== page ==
Education

Cuomo Promises de Blasio 'Whatever He Needs' for Universal Pre-K

January 23, 2014

A day after Mayor Bill de Blasio rebuffed his proposal to set aside $1.5 billion to pay for prekindergarten classes, Gov. Andrew M. Cuomo came back on Wednesday with a new offer: a blank check.

“Whatever he needs,” Mr. Cuomo promised. “As fast as he can phase in, we’ll fund it.”

Long accustomed to deference from fellow New York Democrats, the governor is suddenly adjusting to a fresh and frustrating reality.

As Mr. de Blasio begins his fourth week in office, he is sticking by his signature campaign plan to raise taxes on New York City’s highest earners to pay for expanded prekindergarten.

So Mr. Cuomo, facing a mayor unmoved by his opening offer, sharpened his argument, suggesting Mr. de Blasio’s position was motivated by politics and would be unfair to smaller cities in the state that are not magnets for millionaires.

In a 90-minute interview with reporters and editors at The New York Times, Mr. Cuomo committed himself to covering all of the costs for universal full-day prekindergarten as soon as New York City or any other school system in the state can prepare itself to spend the money, declaring, “We’re very good at writing checks.”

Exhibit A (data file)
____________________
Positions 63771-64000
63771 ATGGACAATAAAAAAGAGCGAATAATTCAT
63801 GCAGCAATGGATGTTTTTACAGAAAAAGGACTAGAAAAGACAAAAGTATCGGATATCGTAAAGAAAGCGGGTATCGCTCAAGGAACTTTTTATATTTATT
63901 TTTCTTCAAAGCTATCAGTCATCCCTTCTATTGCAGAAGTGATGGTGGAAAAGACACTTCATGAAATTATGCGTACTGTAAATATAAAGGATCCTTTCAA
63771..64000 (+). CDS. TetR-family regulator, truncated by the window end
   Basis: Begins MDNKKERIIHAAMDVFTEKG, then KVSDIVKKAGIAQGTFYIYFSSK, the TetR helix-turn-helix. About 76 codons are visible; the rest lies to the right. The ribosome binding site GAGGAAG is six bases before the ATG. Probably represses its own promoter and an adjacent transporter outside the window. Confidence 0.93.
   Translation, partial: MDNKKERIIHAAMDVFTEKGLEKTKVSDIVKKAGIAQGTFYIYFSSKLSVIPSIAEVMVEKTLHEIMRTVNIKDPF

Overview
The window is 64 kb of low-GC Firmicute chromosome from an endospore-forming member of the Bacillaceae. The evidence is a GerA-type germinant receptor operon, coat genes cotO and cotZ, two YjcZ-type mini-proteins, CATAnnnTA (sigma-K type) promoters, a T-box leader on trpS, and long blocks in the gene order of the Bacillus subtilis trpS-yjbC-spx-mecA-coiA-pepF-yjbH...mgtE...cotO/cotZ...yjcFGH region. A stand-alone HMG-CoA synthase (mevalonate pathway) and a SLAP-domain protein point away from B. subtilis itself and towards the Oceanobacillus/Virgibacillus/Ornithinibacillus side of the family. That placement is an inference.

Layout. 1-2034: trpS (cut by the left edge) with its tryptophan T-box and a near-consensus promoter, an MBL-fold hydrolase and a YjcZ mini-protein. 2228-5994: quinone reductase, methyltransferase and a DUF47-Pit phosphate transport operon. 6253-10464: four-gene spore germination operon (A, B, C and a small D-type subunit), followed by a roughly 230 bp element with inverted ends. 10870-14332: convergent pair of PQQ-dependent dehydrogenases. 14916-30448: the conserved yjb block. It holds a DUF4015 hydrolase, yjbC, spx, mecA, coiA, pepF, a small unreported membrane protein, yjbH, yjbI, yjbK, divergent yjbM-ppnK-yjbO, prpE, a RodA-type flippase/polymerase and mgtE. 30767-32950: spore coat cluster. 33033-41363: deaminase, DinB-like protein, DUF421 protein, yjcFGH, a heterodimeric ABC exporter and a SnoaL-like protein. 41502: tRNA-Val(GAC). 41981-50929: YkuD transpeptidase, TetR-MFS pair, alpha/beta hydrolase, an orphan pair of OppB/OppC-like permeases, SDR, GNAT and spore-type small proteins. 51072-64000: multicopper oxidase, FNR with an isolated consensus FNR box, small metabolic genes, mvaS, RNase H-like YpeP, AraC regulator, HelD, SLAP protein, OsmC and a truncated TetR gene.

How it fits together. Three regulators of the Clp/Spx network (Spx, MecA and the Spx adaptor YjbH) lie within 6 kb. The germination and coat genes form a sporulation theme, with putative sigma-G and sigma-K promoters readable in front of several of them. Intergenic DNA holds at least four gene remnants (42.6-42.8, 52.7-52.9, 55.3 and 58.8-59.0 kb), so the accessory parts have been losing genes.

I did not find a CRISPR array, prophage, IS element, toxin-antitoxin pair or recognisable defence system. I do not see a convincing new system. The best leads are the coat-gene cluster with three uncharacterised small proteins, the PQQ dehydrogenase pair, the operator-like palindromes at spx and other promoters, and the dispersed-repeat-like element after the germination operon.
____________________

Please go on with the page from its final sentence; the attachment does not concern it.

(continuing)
He made clear that he did not expect the Legislature to approve Mr. de Blasio’s tax increase. Mr. Cuomo seemed perplexed at why, a day after his $1.5 billion proposal, the mayor’s revenue proposal was still relevant, asking, “Why do you need a tax for a service we’re going to fully fund?”

And as Mr. de Blasio’s allies prepare to mount a campaign-style effort to lean on Albany lawmakers, Mr. Cuomo suggested that the mayor’s interest in raising taxes was a matter of political symbolism, not revenue collection.

“He’s saying part of what he ran on is income inequality, and part of the answer to income inequality is taxing rich people,” the governor said. “That’s what he’s saying, and that’s a political position — I understand that. I’m saying something else, which is when it comes to pre-K, we will pay for pre-K.”

Indeed, Mr. Cuomo predicted that even if New York City’s prekindergarten program is awash in cash, Mr. de Blasio will keep asking for permission to raise taxes on the rich.

“If it’s not pre-K,” Mr. Cuomo said, “it’ll be something else.”

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